How to start teaching as a doctoral student
Find out more about how to get involved with teaching, the training you will need and what support is available.
How do I get involved with teaching?
When considering teaching, you should firstly ensure that any commitments comply with any funding conditions and the conditions of your visa, if you hold one. Processes vary between departments and the School so you should check what regulations apply in relation to your specific arrangements.
You should also discuss your interest in teaching with your supervisors to understand how you can get involved and carefully consider whether you can undertake teaching alongside your studies and any other commitments. Usually, someone in the department or School will coordinate all teaching: typically the Director of Undergraduate Teaching, Departmental Coordinator or a designated Tutor Coordinator.
Training and approval
In order to teach, you will first be expected to complete a compulsory training course - Teaching introduction for postgraduates who teach - which is offered as part of the DoctoralSkills programme.
The morning session offers a general introduction to teaching practice and the Graduate Teaching Assistant role, followed by a thematic workshop in the afternoon, related to your specific teaching context. You are required to attend the whole of the one-day course in order to achieve your approval to teach. In addition to this compulsory course, your department or School may also offer additional training.
There are a few departments who offer a recognised alternative to the DoctoralSkills course – please check with your department or the School for details.
Once you have completed the compulsory training, your Head of Department/School, OR Director of Studies OR Nominated Alternative will need to complete QA9 Form 1 Approval of Student Teaching Assistants. The approval of the Student Teaching Assistant forms is handled by the University Board of Studies (Doctoral).
The University’s QA9 statement makes clear the opportunities for, and expectations and requirements of, all staff and students who teach and/or assess students.
Contacts and support
Department or School: Your main points of contact will be the Unit Convenor, Departmental Coordinator or Tutor Coordinator. Your department or School should tell you where to direct different kinds of enquiries, depending on their individual arrangements. Additionally they may have a mentoring scheme for doctoral students who teach.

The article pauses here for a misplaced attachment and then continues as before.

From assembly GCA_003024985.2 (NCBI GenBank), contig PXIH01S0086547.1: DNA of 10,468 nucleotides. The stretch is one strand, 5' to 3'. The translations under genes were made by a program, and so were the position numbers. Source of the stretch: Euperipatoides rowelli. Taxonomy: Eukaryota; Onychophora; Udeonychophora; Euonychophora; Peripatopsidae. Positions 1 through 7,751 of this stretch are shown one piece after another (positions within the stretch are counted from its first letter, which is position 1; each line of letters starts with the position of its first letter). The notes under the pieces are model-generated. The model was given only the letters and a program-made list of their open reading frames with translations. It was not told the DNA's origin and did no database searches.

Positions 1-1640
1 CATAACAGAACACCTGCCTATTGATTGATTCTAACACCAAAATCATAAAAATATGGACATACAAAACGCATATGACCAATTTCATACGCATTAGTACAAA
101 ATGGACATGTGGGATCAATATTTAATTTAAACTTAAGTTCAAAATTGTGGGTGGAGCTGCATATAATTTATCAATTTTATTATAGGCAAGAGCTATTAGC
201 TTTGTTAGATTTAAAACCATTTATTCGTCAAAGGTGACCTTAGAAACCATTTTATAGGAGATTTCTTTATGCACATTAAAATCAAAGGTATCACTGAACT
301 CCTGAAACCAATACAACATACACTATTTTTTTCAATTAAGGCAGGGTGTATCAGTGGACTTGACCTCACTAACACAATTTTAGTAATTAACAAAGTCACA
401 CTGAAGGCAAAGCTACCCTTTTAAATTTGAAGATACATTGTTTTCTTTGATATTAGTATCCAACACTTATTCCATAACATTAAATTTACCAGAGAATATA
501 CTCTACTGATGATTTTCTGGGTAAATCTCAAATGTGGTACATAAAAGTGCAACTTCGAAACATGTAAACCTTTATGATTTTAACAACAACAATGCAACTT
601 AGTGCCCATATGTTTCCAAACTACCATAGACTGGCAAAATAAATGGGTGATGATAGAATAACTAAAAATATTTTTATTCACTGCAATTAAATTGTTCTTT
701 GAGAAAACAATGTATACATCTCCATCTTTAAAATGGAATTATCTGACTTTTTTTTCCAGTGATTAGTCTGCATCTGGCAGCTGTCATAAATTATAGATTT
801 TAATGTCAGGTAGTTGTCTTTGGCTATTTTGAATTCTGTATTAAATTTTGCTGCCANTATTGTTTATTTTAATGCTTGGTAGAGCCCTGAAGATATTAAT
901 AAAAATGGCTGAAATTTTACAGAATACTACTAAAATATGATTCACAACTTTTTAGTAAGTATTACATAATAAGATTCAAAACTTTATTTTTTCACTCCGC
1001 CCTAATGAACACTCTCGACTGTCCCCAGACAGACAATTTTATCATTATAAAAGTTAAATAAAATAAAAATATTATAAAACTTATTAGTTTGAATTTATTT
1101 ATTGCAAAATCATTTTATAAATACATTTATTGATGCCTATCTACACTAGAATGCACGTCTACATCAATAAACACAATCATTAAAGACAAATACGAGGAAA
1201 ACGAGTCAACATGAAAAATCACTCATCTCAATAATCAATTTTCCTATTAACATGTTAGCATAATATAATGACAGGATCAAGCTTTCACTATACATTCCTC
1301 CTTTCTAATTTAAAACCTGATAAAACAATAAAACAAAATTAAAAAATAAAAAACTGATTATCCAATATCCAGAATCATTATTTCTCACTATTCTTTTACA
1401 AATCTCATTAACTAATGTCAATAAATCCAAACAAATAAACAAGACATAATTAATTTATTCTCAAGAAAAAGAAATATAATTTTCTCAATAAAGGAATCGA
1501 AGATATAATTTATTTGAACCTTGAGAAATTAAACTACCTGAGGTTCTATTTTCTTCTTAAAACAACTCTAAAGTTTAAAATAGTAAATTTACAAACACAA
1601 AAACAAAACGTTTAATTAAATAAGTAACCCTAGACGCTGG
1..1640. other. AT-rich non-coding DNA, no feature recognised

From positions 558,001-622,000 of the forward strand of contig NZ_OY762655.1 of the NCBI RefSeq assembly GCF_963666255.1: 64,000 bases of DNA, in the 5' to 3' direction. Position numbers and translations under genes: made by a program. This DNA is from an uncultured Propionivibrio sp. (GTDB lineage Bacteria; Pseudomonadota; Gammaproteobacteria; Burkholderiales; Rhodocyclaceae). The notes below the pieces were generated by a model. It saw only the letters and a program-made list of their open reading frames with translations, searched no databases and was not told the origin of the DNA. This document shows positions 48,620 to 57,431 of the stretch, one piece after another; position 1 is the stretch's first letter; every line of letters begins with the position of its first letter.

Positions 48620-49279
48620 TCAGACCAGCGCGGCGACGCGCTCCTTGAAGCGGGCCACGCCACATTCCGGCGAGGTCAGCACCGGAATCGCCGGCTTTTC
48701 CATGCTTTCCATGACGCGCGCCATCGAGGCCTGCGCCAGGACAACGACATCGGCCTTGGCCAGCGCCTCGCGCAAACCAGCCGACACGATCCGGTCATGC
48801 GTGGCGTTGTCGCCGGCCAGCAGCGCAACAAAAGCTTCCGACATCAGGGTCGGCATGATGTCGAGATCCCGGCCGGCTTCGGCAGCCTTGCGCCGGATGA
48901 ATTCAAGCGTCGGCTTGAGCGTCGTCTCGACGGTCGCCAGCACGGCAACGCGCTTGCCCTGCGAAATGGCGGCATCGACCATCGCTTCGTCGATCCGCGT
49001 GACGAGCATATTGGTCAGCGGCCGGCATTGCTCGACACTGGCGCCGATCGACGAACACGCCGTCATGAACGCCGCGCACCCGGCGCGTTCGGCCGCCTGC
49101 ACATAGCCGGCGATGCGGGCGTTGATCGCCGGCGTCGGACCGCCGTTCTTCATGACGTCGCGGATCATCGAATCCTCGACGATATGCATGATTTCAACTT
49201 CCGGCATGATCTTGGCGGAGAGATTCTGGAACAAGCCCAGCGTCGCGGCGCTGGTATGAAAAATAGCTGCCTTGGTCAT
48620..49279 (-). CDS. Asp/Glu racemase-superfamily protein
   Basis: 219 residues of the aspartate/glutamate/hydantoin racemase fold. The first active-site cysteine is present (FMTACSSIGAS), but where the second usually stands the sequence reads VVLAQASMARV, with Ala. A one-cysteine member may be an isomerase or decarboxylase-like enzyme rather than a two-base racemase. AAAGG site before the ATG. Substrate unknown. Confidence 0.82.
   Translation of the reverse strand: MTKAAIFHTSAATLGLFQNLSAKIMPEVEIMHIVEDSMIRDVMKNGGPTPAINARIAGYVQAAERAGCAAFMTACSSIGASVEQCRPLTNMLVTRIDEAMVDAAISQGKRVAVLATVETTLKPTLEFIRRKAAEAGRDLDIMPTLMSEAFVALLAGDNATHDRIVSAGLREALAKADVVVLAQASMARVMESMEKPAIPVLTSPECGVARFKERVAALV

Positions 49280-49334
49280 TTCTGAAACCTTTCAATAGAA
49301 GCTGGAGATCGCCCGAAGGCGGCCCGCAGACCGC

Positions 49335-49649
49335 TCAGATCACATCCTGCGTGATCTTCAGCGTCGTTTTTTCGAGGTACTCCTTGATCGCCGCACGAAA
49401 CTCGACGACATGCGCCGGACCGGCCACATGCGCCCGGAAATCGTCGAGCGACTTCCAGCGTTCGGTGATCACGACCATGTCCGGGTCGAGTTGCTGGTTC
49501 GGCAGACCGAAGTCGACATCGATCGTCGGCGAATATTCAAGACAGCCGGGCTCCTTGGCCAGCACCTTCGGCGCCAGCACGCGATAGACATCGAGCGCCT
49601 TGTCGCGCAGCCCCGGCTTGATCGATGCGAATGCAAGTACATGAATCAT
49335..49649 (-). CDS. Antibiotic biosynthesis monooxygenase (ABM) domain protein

The Postgraduate Association (PGA): The PGA has a dedicated student member in its executive for Graduate Teaching support, helping to enhance the experience of postgraduates who teach including training, conditions and support. For more information, or if you have any suggestions on developing and improving the experience of postgraduates who teach, please get in touch with Millie Green.
University and College Union (UCU): If you are a doctoral student employed to teach, you qualify for FREE UCU membership. UCU is offering up to four years free membership to support the rapidly increasing numbers of postgraduate students who are paid to teach but who do not have a permanent teaching or lecturing contract. Members benefit from free employment and legal advice, the opportunity to have a say in local and national decision making and a range of career development opportunities. Call 0333 207 0719 for your free membership or sign up online. If you’re already a member you’ll still qualify for free membership – simply login to their website and amend your membership status.
Showcasing your teaching experience
If you would like some help with reflecting on the skills you have gained from your teaching experience, why not sign up for our new session from the DoctoralSkills programme - Articulating the value of teaching experience?
This session will help you to understand the breadth of the skills you have acquired and give you the tools to effectively market them in job applications both inside and outside of academia. It's primarily aimed at doctoral students who already have some teaching experience, but it may also be useful for those considering teaching too.
You may also find the Vitae Teaching Lens on the Researcher Development Framework a useful tool to reflect on and express what you have gained from teaching. And finally, The Cambridge Early Career Blog has some useful tips on how to talk about your teaching in interviews for academic and HE teaching roles.
For further advice about how you can use your teaching skills to help your career, please contact Anne Cameron (Research Career Development Advisor).
Teaching enhances doctoral students' ability to translate their research to different audiences which is an essential skill for a successful researcher.
Dr Cassie Wilson, Associate Dean for Learning and Teaching, Faculty of Humanities and Social Sciences